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How To Get Rid of Gophers

Continued from page 1

Flooding a gopher burrow is a common method of dealing with gophers, however it has its drawbacks. First of all, you may use hundreds of gallons of water in an attempt. If you are in draught conditions and water is rationed, this is not prudent choice (and possibly even illegal). Secondly, if you are hoping to simply drown the rodent, it may or may not work. If the ground absorbs the water quickly, there may be an airspace that occurs as quickly as the water flows in. Finally, there is a good chance the gopher will run out one of its many mounds. Are you ready to dispatch the gopher when it comes out?

Fumigating has been around for sometime and there are various products, such as aluminum phosphide, that can be used. Some areas may not allow the use of a toxic gas by anyone other than a licensed professional; so find out the local ordinances before attempting fumigation. A simple version of this technique is to cover all holes at each mound then insert a lit highway road flare into the last one. the flare burns at a high temperature, using up available oxygen and emits a poisonous gas. It is a simple technique that may or may not be effective depending upon who you ask. In theory it should work - in practical usage it did not work for us.

Poisoning gophers may be the simplest and most effective method, but it has serious drawbacks. The most common poisons are strychnine laced. Check local ordinances to make sure you can legally use poisoning to deal with gophers. One of the chief drawbacks is that if strychnine is dangerous to all animals and humans too. You don't want it in the ground around your plants, you don't want to use it where children can get at it and if a rodent does consume the poison and then leaves its burrow in a weakened state, it may potentially be eaten by a pet leading to its poisoning.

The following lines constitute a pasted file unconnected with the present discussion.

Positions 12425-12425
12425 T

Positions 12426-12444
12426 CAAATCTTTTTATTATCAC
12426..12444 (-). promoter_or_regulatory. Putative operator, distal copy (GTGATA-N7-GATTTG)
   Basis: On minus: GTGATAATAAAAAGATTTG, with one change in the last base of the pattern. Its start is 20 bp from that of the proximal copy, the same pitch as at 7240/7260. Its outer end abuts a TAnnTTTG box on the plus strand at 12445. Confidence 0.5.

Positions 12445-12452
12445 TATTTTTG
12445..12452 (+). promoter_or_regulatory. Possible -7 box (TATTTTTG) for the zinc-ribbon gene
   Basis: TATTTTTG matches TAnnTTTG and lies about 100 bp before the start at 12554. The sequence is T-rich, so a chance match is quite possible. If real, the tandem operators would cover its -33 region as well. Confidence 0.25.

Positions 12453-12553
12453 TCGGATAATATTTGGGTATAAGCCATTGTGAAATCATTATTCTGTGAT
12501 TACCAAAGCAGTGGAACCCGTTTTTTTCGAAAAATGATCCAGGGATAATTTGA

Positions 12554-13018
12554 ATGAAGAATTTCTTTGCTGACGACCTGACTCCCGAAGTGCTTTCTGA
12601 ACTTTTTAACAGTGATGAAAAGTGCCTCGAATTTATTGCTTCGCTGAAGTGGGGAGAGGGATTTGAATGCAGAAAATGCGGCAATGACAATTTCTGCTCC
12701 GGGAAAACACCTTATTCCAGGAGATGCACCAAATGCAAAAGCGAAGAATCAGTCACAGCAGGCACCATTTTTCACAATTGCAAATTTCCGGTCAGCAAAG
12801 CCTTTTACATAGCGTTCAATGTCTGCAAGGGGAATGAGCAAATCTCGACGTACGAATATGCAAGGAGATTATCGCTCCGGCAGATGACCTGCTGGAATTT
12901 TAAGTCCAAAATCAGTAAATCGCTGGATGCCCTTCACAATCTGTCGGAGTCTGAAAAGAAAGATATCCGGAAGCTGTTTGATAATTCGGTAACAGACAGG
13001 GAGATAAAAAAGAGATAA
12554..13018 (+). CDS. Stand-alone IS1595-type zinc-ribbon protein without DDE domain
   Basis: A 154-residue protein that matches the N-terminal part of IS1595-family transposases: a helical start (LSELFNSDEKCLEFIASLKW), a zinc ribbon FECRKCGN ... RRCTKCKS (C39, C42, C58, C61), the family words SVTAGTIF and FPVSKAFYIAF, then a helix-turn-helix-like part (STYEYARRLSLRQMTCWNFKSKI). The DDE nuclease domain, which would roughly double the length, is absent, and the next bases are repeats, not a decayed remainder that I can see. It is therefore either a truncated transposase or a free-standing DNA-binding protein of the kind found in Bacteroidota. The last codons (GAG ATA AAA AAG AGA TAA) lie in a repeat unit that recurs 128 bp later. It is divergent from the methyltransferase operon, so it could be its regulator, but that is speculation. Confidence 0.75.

Application of poison is straightforward. First locate the main run, generally a straight line between two mounds. Use a metal rod such as rebar or steel pipe to probe the ground for the tunnel. When you poke through soil and then the probe drops an extra couple inches, you have located a burrow. Enlarge the hole just enough to insert a 1" diameter pipe, and pour in some of the poison. You can make a funnel out of something like a paper plate and pour the poison into the funnel, down the pipe and directly into the burrow. Cover the hole, but avoid letting soil fall in and block the tunnel.

Trapping is more complicated, more work and may require a permit or may not be allowed in your community. The process involves locating a tunnel as described above. Two traps will be used near each mound. Dig a small trap sized hole no deeper than the burrow. Set the trap and place it into the burrow as directed in the manufacturer's instructions. Cover the trap with a board to block up the hole completely. Check the trap every day or two. If you do not have success within a week, find another tunnel and repeat the process.

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